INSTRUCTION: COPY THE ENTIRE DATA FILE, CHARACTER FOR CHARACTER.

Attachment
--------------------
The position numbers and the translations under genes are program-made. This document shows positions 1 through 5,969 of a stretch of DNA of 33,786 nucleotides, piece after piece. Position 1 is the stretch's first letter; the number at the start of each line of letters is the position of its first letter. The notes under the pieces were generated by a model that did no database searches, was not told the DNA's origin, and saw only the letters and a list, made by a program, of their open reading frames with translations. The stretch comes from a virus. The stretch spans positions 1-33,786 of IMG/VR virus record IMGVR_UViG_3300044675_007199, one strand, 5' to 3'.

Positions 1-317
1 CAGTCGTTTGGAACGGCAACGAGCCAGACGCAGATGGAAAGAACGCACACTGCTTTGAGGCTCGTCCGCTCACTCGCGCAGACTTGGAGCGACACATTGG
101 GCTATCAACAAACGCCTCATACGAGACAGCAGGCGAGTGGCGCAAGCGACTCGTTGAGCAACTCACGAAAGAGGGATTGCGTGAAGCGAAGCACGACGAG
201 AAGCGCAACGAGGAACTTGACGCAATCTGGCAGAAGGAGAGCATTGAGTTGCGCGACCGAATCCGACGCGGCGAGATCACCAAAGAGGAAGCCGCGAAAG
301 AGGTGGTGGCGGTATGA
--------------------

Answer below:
The position numbers and the translations under genes are program-made. This document shows positions 1 through 5,969 of a stretch of DNA of 33,786 nucleotides, piece after piece. Position 1 is the stretch's first letter; the number at the start of each line of letters is the position of its first letter. The notes under the pieces were generated by a model that did no database searches, was not told the DNA's origin, and saw only the letters and a list, made by a program, of their open reading frames with translations. The stretch comes from a virus. The stretch spans positions 1-33,786 of IMG/VR virus record IMGVR_UViG_3300044675_007199, one strand, 5' to 3'.

Positions 1-317
1 CAGTCGTTTGGAACGGCAACGAGCCAGACGCAGATGGAAAGAACGCACACTGCTTTGAGGCTCGTCCGCTCACTCGCGCAGACTTGGAGCGACACATTGG
101 GCTATCAACAAACGCCTCATACGAGACAGCAGGCGAGTGGCGCAAGCGACTCGTTGAGCAACTCACGAAAGAGGGATTGCGTGAAGCGAAGCACGACGAG
201 AAGCGCAACGAGGAACTTGACGCAATCTGGCAGAAGGAGAGCATTGAGTTGCGCGACCGAATCCGACGCGGCGAGATCACCAAAGAGGAAGCCGCGAAAG
301 AGGTGGTGGCGGTATGA